Stereotypes, well where to begin. A stereotype isn’t only a derogatory term, it’s also an identifier that stays with the victim. When you come from the small town of Linden, California you experience quite a bit of this hate, this negative connotation that somehow connects you to others that may seem like you, when in actuality you are not the stereotype, you are you.
For me the main stereotype I have to face is that I must have had an easy life. As a white woman in small, rural California I must have no worry in the world except school and work. Growing up must have been a breeze and my parents probably pay for everything.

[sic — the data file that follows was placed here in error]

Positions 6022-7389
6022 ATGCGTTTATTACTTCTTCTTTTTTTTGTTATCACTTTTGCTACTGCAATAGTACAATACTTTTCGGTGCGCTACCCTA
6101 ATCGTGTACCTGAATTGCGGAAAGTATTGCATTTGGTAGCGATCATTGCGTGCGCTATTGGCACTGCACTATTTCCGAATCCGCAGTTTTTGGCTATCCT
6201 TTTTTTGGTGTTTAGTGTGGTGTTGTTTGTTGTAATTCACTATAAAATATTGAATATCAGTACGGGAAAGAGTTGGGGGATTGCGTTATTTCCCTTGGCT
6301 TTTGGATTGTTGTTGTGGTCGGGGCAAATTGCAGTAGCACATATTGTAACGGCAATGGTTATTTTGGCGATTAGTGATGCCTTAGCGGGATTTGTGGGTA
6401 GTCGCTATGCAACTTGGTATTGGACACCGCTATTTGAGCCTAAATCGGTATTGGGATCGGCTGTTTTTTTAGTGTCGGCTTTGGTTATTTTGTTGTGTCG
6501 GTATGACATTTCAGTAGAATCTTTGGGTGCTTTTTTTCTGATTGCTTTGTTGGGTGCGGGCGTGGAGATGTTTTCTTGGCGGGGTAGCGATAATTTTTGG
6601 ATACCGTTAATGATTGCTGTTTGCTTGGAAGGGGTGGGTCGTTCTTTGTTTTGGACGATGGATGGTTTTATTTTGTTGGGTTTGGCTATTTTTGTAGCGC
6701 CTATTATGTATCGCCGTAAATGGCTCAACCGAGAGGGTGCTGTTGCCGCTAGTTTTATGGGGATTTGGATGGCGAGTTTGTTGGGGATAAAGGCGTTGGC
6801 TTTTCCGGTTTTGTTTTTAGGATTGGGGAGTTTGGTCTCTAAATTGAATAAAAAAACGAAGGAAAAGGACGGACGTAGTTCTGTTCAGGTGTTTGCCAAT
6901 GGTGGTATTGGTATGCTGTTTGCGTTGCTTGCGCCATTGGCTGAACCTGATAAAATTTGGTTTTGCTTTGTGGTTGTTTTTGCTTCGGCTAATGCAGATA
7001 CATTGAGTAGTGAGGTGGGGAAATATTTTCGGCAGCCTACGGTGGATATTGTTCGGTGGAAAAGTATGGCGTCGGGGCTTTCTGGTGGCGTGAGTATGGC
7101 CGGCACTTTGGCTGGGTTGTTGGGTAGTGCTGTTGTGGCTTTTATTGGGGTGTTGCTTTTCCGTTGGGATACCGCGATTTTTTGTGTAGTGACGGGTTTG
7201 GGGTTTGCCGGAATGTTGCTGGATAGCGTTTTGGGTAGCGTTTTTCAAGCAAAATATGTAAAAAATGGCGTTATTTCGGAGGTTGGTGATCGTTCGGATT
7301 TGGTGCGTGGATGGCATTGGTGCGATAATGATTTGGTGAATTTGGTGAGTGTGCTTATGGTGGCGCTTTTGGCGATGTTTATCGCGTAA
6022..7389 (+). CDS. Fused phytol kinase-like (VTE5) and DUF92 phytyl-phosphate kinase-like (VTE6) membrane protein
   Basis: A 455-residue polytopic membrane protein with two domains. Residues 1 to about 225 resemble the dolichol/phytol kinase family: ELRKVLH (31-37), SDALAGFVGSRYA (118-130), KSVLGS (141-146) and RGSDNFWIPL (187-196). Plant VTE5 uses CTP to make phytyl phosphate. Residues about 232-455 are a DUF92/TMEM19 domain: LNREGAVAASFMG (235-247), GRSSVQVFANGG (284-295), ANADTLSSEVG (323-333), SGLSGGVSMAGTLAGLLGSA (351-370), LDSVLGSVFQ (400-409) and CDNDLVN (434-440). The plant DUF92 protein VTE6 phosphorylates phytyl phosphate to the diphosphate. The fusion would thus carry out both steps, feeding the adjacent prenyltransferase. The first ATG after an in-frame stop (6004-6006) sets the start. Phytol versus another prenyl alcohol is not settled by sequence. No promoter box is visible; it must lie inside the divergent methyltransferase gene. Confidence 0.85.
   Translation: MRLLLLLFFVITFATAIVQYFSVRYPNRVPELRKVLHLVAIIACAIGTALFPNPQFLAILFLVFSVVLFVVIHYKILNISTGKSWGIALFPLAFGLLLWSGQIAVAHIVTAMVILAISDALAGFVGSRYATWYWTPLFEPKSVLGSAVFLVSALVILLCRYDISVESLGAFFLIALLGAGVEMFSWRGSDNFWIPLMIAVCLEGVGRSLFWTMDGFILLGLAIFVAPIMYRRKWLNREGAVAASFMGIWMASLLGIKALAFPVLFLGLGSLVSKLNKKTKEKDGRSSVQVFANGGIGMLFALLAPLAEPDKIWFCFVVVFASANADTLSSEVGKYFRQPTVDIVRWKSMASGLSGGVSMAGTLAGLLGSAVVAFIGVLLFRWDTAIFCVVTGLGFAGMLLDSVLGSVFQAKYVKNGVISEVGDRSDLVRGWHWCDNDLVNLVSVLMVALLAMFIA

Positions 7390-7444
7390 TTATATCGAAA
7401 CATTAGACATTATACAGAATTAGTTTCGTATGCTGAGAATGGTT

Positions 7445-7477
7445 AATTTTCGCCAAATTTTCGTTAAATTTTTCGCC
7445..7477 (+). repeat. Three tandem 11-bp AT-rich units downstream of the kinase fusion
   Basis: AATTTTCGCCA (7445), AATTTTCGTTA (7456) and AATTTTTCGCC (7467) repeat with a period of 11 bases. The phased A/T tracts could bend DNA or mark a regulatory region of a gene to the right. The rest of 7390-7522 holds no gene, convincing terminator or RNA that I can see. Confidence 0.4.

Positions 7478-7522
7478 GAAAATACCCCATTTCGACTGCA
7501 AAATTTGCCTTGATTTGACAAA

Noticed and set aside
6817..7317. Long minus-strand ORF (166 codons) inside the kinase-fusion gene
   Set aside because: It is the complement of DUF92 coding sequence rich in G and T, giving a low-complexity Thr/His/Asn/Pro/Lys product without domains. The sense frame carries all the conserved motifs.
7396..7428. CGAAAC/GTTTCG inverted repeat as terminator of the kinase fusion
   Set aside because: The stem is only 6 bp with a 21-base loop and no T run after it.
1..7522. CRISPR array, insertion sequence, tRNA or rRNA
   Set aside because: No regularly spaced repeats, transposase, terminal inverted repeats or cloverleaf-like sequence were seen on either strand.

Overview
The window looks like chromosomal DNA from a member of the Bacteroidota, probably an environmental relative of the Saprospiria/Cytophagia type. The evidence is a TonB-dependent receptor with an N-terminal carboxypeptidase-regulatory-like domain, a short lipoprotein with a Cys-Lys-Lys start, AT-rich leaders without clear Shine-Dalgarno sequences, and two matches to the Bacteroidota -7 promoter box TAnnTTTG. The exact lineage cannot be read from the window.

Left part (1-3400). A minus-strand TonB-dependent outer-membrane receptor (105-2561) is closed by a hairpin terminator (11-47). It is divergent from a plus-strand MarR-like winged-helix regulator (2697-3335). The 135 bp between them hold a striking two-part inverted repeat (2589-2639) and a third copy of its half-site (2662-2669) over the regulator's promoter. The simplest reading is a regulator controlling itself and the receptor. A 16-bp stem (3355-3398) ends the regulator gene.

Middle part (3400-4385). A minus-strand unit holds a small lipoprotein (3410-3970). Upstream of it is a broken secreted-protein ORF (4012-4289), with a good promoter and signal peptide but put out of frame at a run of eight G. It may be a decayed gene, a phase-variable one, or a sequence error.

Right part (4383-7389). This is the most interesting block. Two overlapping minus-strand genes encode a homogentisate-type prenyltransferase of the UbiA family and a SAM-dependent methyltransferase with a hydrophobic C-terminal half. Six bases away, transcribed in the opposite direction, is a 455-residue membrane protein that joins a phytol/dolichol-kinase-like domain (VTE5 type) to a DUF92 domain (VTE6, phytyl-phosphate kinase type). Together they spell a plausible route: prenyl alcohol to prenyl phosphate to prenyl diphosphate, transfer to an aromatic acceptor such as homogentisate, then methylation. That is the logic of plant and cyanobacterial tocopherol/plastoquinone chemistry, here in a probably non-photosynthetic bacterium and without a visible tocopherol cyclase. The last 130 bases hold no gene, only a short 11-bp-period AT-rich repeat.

Actually, I barely even have parents. My dad died when I was six and my mother got addicted to drugs so I lived on the streets and in shelters and anywhere I could until I was adopted at the age of 12. That was when I had an easy life. Easy by societies standards, but of course I still had so much anxiety and depression over my shitty life, but no one seems to ask me about the past. This is because they assume that my life has been easy and, yes, maybe the last six years have been heaven-sent, but I have the memories of nights spent in shelters and days spent in empty parks. Stereotypes, what a funny concept.